Six more website operators facing Righthaven copyright lawsuits

Hotel management students in Canada are receiving a lesson in U.S. copyright law courtesy of Las Vegas copyright enforcement company Righthaven LLC.

Righthaven on Wednesday sued Imperial Hotel Management College Inc. (IHMC) in Vancouver, British Columbia, alleging copyright infringement.

The lawsuit — one of at least six filed by Righthaven on Wednesday — says a story package from the Las Vegas Review-Journal was posted without authorization on the college’s online student page.

The package from the Review-Journal posted on the site was about the “Vdara death ray” and included a story, graphic and photos initially published in the newspaper Sept. 25. The post on the college website credited the Review-Journal for the information, court records show.

Righthaven is the Review-Journal’s copyright enforcement partner that through Wednesday had sued at least 157 website operators since March. The suits, filed in U.S. District Court in Las Vegas, name as defendants website operators throughout North America.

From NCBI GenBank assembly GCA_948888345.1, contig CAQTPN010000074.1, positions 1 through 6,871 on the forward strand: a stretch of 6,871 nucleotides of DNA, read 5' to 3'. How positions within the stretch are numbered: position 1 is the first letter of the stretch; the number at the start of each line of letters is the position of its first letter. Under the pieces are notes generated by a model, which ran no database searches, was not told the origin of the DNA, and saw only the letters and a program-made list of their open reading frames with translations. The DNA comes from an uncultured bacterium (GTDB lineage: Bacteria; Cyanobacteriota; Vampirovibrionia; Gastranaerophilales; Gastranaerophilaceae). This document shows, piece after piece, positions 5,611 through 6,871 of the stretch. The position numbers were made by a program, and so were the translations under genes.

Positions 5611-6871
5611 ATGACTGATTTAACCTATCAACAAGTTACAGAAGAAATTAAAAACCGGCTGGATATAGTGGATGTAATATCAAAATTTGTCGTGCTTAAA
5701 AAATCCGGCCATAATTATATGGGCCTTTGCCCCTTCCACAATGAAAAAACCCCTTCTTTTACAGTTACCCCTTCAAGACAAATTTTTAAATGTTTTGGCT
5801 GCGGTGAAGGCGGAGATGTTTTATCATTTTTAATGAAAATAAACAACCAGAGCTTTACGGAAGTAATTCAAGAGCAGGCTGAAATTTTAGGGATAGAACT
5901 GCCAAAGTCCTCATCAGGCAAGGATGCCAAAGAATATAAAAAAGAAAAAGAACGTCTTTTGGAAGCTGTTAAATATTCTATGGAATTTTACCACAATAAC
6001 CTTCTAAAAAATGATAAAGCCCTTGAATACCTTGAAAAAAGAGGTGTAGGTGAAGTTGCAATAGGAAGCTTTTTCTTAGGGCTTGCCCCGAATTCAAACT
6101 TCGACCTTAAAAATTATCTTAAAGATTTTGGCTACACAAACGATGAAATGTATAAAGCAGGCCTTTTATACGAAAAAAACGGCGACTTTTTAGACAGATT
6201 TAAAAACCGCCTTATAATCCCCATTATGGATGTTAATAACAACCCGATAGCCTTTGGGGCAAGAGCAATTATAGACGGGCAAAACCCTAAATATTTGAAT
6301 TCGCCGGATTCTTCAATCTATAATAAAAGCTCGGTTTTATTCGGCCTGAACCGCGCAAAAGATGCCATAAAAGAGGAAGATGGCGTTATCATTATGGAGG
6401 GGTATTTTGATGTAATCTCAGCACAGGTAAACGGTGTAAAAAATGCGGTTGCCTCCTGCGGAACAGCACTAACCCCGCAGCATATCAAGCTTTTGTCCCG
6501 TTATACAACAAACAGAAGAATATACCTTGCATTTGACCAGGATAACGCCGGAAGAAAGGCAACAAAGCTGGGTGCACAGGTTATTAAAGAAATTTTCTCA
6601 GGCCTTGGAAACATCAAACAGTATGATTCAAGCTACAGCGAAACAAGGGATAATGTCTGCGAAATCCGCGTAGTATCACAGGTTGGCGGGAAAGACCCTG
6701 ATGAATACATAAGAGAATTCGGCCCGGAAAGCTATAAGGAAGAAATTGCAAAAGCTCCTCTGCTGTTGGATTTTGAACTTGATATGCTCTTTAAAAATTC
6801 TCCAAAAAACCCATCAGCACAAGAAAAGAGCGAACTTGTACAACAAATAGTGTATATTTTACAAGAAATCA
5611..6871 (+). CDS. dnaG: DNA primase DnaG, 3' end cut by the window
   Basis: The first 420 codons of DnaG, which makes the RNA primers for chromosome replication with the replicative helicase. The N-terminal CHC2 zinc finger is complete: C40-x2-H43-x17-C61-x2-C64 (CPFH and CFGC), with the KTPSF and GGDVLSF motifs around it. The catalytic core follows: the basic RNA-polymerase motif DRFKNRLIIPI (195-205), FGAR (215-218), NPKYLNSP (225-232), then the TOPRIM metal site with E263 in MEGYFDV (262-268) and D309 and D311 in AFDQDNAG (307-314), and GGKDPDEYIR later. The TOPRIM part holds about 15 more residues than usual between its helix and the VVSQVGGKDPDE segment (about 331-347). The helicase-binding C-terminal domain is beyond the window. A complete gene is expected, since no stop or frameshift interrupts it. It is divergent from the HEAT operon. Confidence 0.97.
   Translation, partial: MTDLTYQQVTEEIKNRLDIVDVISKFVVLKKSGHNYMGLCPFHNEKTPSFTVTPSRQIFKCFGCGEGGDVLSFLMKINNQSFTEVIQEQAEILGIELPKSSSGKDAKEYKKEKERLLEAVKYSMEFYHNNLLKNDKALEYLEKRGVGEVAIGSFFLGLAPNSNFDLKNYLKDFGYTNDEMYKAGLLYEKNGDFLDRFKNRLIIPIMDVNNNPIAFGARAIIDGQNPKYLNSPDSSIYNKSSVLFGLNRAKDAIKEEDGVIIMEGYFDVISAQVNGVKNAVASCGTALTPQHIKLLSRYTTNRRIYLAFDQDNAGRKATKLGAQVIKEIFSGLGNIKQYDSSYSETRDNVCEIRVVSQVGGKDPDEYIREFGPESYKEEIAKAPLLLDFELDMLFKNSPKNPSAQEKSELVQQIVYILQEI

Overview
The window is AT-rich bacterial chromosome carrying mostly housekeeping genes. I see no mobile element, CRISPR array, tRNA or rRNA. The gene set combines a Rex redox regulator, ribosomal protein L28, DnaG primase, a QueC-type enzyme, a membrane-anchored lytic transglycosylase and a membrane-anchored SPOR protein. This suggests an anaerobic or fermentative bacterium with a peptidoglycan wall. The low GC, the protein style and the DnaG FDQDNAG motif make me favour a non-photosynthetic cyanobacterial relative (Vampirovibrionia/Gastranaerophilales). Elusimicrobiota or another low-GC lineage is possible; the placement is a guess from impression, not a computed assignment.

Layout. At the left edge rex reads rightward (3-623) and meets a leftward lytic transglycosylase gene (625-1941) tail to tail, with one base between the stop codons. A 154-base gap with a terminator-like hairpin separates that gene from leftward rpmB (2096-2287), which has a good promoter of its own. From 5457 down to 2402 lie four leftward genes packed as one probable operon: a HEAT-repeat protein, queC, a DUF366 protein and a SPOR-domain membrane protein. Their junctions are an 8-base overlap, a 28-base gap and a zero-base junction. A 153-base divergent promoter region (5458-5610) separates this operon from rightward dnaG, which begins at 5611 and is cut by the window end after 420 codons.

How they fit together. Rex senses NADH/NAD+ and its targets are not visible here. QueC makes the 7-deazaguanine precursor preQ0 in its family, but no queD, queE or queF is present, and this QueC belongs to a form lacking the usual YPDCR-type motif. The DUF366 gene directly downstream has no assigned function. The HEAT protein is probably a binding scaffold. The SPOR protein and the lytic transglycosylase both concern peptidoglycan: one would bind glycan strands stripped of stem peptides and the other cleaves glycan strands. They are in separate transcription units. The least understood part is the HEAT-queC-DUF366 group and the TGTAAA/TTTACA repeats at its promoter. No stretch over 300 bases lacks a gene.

“IHMC publicly displayed, and continues to publicly display, an unauthorized reproduction of the work (story) on the website, in derogation of Righthaven’s exclusive rights,” the lawsuit charges.

A message for comment on the lawsuit was left Wednesday with Imperial Hotel Management College.

Also sued Wednesday by Righthaven were:

• An entity called Flagstone Patio and Robert Sulimanov, who allegedly are associated with the website

• Starrtrack Electronics Inc. and Jerry Bacon, allegedly associated with the site

• An entity called Browseblog and Nicole Hociung, allegedly associated with the site

• RateMyCop.Com and the alleged founder/owner of that site, Gino Sesto

• An entity called Gaminglaptops and Taylor Hawes, allegedly associated with the site

Efforts to contact the other new defendants for comment Wednesday were not immediately successful.

As in all of its recent lawsuits, Righthaven seeks $150,000 in damages and forfeiture of the defendants’ website domain names.